A Counterinsurgent's Guide to Controlling the Hearts
by Major Michael Few, Small Wars Journal
Nobel Laureate John Nash's arbitration for non-cooperative games explains how to negotiate a fair settlement of utility in the midst of irreconcilable differences. This compensation helps to balance the minds of the populace, but it does not account for the emotional or hearts aspect. Utility is merely the value placed on a good or service. To achieve ashura, the constant absence of sorrow, a negotiator must arbitrate the emotional grievances. Nash shows us how to control the minds, but the economic models is exhausted in this limitation.
The current rationale is that these types of conflicts cannot be resolved simply by military or rational, economic action. Paradoxically, the truth may be more subtle yet more complex. Is not one's heart collectively intertwined with one's mind? Certainly it is so we must extend past economic theory to offer some resolve. To heal, one must mend both the heart and mind. In the realm of hearts or emotions, sometimes one plus one equals three. Sometimes everything is a paradox.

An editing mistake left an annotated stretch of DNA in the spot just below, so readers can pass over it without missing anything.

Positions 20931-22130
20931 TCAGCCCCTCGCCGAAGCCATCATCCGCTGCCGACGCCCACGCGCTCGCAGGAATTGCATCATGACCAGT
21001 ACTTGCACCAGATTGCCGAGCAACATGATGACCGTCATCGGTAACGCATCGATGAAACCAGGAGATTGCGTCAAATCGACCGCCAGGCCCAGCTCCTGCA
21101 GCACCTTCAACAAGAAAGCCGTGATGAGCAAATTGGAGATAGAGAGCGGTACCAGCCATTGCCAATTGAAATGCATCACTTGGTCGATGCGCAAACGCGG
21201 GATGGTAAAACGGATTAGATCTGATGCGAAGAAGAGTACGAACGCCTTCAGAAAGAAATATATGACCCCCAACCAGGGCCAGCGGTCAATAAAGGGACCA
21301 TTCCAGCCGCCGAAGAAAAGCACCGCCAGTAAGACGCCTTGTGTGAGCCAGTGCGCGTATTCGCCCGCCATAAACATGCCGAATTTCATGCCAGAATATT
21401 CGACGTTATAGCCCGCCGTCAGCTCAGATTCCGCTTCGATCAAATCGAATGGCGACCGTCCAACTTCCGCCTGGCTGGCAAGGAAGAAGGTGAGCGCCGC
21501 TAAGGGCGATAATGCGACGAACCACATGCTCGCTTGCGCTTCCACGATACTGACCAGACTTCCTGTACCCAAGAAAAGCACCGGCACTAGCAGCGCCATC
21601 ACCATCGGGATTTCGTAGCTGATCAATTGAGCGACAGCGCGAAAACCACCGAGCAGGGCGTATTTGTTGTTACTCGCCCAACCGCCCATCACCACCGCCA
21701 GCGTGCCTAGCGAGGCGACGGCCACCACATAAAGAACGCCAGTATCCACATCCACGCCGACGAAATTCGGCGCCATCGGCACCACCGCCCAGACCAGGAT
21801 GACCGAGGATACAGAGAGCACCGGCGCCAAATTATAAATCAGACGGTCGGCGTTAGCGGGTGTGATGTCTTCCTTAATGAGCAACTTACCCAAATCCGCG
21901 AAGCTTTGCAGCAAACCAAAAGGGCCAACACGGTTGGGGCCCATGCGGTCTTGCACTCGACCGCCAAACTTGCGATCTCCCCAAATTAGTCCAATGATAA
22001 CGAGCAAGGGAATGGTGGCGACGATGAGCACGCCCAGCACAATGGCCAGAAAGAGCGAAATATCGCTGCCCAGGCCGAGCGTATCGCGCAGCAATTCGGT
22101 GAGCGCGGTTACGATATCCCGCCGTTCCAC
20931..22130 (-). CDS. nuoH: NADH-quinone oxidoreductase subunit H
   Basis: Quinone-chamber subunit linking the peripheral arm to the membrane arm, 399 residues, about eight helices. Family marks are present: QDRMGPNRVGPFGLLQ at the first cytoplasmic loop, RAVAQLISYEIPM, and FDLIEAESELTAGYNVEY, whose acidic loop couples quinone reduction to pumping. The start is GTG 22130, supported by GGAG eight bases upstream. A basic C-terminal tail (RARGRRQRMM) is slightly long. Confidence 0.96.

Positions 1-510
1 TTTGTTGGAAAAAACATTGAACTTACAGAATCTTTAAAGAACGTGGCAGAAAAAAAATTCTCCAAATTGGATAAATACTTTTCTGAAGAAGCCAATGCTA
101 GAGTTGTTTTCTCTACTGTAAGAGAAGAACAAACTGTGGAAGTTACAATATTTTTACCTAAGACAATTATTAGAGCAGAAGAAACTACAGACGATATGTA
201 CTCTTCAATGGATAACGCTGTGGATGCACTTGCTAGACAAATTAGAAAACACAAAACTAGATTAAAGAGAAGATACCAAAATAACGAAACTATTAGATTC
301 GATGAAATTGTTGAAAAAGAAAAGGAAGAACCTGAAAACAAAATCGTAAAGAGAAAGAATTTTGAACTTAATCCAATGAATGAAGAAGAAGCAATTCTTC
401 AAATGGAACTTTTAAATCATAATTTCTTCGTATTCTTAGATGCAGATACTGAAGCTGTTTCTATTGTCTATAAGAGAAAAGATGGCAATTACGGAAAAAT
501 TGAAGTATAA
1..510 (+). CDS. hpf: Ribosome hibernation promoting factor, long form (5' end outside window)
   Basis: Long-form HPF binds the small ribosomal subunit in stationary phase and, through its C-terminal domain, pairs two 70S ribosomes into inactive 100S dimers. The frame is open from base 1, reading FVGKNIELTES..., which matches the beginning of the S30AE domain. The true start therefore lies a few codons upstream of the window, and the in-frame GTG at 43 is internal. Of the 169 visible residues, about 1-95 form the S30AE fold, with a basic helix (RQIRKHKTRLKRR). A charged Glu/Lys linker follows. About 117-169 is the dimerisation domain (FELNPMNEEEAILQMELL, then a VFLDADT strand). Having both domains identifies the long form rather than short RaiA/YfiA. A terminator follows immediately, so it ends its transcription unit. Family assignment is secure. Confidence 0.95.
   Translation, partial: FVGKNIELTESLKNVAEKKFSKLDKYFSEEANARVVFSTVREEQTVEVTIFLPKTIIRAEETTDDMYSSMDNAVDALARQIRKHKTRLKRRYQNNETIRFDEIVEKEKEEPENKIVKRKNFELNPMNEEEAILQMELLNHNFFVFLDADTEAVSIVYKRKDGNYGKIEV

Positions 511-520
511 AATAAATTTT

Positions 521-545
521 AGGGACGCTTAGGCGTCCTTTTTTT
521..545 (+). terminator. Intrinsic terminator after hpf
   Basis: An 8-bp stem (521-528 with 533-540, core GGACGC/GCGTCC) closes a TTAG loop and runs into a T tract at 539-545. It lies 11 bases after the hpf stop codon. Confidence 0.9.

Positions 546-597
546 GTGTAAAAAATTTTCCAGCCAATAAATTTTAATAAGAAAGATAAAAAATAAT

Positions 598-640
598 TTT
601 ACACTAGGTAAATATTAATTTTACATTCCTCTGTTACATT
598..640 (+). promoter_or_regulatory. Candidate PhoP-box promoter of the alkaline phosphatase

The purpose of this paper is to explore non-kinetic, non-military indirect methods of conflict resolution for the Iraqi people. To explore these methods, we must turn to the field of psychology. This paper will examine how theories for conflict resolution and substance abuse treatment and recovery methodologies. Collectively, I will merge economic and psychological theory to model the hearts and the minds. In the end, and somewhere in between, this method may allow the United States to transition from the role of occupier to the role of arbitrator, negotiator, and peace-maker. This method allows us to begin redeploying home. Furthermore, this method may serve as instrument of acceptance and healing from our own psychosis derived after the attacks of 9/11.